Apraxia is the inability to perform voluntary skilled or purposeful movements. A person with apraxia can often understand what to do and has the physical ability to do the task. However, their body simply has trouble cooperating with their best intentions. This is a direct result of injury to the brain. There is a disconnection between the idea of a movement and being able to carry it out properly.

People with apraxia may have trouble using items correctly.

What might you see?

  • Trying to use a toothbrush to comb hair or a fork to eat soup
  • Unable to follow spoken directions accurately (for example, they may not give “thumbs up” when asked)
  • Putting clothes on backwards, upside down, or inside out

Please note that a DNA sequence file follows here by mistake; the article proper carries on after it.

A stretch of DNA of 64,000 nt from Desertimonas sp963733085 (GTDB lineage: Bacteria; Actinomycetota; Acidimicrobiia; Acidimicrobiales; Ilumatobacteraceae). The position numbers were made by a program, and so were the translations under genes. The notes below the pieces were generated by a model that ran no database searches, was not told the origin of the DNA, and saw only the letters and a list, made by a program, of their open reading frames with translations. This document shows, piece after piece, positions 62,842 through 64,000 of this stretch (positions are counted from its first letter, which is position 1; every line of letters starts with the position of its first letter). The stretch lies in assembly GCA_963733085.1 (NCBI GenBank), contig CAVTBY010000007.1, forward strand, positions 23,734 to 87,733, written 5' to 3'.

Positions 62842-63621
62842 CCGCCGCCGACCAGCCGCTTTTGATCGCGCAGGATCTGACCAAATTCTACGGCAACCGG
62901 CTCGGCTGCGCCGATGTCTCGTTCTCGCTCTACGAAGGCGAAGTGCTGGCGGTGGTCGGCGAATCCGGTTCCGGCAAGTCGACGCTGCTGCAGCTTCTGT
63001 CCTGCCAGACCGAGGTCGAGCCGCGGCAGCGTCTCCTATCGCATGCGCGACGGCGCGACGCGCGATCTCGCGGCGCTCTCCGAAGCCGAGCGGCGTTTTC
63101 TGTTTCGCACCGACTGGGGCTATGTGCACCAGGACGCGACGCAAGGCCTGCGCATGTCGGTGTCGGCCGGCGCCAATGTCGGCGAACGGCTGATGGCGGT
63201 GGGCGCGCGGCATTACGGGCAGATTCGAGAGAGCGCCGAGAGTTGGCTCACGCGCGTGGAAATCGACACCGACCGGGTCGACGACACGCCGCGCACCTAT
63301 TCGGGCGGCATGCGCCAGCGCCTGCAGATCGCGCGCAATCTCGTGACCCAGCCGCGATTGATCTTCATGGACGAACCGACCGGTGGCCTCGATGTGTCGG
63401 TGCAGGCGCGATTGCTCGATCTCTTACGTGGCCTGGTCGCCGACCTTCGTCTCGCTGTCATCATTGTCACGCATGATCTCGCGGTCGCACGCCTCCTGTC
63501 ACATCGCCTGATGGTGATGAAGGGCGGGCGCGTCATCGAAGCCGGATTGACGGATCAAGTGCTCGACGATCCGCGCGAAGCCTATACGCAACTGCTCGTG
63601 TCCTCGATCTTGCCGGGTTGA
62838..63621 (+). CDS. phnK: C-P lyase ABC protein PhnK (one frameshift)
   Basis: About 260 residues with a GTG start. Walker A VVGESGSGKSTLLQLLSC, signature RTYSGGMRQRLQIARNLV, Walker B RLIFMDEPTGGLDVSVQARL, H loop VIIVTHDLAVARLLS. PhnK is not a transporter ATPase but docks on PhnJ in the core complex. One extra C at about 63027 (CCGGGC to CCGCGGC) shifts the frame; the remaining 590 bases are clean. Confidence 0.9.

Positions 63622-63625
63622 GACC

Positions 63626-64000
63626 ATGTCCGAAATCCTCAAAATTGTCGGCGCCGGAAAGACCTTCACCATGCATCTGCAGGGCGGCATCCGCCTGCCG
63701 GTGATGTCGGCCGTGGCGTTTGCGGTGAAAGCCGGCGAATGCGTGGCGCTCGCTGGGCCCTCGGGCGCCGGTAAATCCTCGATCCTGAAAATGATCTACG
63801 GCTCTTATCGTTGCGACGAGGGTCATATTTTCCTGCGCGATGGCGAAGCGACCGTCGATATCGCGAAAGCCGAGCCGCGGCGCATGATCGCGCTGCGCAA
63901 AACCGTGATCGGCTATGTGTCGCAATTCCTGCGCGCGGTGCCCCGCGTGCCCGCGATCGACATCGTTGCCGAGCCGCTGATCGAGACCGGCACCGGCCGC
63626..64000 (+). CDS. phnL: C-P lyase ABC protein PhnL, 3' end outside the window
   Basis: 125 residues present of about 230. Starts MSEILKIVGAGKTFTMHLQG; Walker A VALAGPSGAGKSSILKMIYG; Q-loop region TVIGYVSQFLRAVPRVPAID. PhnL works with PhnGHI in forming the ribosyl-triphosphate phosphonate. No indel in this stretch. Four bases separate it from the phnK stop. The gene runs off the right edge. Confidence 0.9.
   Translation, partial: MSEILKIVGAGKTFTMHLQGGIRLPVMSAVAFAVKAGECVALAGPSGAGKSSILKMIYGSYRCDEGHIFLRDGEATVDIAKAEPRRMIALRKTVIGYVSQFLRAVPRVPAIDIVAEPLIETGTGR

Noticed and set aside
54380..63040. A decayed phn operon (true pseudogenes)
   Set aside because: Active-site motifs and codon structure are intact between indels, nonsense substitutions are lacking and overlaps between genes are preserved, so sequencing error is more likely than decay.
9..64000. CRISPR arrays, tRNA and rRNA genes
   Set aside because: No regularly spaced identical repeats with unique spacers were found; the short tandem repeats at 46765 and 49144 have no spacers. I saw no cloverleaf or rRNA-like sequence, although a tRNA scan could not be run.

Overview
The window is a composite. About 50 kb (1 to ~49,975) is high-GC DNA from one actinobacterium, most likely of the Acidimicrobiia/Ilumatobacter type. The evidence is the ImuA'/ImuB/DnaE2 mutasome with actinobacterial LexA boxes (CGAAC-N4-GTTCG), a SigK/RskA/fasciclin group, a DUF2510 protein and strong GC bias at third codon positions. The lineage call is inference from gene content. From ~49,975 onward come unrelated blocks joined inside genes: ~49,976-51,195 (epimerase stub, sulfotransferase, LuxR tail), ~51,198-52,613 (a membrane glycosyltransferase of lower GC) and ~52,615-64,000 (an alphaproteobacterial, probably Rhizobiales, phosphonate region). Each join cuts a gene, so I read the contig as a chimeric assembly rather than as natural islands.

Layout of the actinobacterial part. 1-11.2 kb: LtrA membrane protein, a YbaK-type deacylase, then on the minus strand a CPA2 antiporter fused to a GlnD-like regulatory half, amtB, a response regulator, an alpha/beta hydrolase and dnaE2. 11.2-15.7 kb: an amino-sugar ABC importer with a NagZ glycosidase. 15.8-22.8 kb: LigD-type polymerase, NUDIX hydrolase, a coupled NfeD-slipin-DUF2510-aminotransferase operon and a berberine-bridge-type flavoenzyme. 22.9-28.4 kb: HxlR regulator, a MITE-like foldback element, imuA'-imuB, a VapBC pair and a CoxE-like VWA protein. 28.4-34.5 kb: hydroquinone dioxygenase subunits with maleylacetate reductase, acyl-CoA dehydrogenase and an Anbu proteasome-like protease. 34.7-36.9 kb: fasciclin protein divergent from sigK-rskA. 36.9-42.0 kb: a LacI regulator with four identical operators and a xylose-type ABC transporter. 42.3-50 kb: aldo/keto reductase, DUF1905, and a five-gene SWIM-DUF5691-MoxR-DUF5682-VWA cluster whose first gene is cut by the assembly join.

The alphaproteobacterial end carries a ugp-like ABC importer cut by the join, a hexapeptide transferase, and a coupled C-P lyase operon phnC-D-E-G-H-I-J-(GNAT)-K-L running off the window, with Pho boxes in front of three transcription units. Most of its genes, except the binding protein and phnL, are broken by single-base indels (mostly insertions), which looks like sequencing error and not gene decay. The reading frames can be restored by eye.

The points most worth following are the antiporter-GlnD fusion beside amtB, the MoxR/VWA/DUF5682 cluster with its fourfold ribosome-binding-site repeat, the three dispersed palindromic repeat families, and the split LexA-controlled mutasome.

How can you help?

  • Guide the person to complete the task the right way. For example, you can place your hand over your family member’s hand and move it through the correct motions to perform a specific task.
  • Redirect them to perform other common tasks in the correct order, one step at a time.
  • Write down instructions for them on how to perform a specific task in the correct sequence.
  • Post a daily routine or schedule for hygiene and other daily tasks (for example, showering or bathing and dressing) and write the routine down in your family member’s calendar or memory notebook.